As the renown of the Du Paquier manufactory grew, commissions came from capitals throughout Europe. Emperor Charles VI and his court also used the prized objects as diplomatic gifts for their counterparts in foreign lands. In 1726, the Holy Roman Empire and Russia signed a treaty of mutual defense against the Ottoman Empire and subsequently became allies during the War of Polish Succession (1733–35). To strengthen this alliance, Charles VI seems to have sent Anna Ivanovna, Empress of Russia, a service from the Du Paquier manufactory consisting of some forty tureens, including a tureen in the exhibition. Most of the others are in the State Hermitage Museum in St. Petersburg.
The Holy Roman Empire also had strong ties with Spain. A wall sconce commemorates the Second Treaty of Vienna between Austria and Spain, signed in Vienna on July 22, 1731, by the Spanish diplomat Don José Patiño y Rosales, whose coat of arms is painted in the center. The following year, when Charles VI invested the Milanese Antonio Tolomeo de Galli Trivulzio, Prince of Musocco and military governor of Lodi, with the Order of the Golden Fleece, Trivulzio may either have commissioned or was given a superb Du Paquier hunting service that included two chargers (view here and here) painted in the manufactory’s famous monochrome black.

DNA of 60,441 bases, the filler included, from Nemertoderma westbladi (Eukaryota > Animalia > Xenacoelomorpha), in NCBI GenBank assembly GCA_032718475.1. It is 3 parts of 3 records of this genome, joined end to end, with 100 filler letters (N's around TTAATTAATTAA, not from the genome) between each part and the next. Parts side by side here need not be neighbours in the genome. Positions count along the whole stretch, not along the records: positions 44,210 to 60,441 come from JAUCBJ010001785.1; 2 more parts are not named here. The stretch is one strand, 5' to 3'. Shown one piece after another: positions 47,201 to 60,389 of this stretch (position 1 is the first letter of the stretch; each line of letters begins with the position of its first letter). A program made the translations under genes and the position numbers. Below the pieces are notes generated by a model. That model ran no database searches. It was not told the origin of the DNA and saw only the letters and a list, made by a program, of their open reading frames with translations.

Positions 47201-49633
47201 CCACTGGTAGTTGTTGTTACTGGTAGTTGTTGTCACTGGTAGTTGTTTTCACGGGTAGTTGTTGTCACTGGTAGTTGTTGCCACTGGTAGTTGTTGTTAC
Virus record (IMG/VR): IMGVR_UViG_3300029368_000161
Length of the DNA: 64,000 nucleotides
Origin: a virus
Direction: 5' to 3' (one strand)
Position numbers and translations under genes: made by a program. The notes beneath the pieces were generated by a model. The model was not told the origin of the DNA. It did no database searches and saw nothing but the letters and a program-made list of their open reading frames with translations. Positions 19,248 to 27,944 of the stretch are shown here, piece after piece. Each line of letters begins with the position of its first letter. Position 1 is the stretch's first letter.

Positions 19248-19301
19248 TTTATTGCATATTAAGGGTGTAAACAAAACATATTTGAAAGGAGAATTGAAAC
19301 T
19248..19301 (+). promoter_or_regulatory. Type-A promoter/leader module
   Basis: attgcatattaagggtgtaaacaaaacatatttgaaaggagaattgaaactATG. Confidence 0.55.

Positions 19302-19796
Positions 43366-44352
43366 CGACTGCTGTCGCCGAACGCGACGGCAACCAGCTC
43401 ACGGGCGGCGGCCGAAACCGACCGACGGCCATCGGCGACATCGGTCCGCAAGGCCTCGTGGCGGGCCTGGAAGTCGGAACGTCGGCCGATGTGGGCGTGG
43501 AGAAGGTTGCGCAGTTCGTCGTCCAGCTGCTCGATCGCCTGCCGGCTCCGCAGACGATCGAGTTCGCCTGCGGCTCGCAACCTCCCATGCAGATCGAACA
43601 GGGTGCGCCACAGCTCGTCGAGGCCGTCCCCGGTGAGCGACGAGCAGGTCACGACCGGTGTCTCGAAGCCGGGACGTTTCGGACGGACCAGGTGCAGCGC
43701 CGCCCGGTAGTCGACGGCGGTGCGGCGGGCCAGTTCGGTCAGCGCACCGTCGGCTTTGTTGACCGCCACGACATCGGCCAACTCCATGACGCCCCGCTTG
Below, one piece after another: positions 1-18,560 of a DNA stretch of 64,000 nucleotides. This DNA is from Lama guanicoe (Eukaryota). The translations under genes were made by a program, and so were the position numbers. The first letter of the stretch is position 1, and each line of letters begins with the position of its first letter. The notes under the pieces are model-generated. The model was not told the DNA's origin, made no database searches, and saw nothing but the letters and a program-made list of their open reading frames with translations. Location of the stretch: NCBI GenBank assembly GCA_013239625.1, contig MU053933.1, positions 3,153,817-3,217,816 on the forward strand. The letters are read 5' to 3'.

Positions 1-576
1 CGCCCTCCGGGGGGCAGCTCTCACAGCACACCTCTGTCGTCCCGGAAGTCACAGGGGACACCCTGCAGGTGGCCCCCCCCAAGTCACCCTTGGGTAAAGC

Several clergymen in the higher ranks of the Catholic Church personalized Du Paquier porcelain with their coat of arms. Cardinal Fabio degli Abbati Olivieri, Vatican aide to his cousin, Cardinal Giovanni Francesco Albani (the future Pope Clement XI), owned a tea service consisting of the two trembleuse cups and slop bowl. Archbishop Imre Esterházy of Galántha, Primate of Hungary and a patron of the arts, probably commissioned the two pot-pourri vases displaying his coat of arms. These objects are a testament to the important relationship between Charles VI and the ecclesiastical elite of the Catholic Church.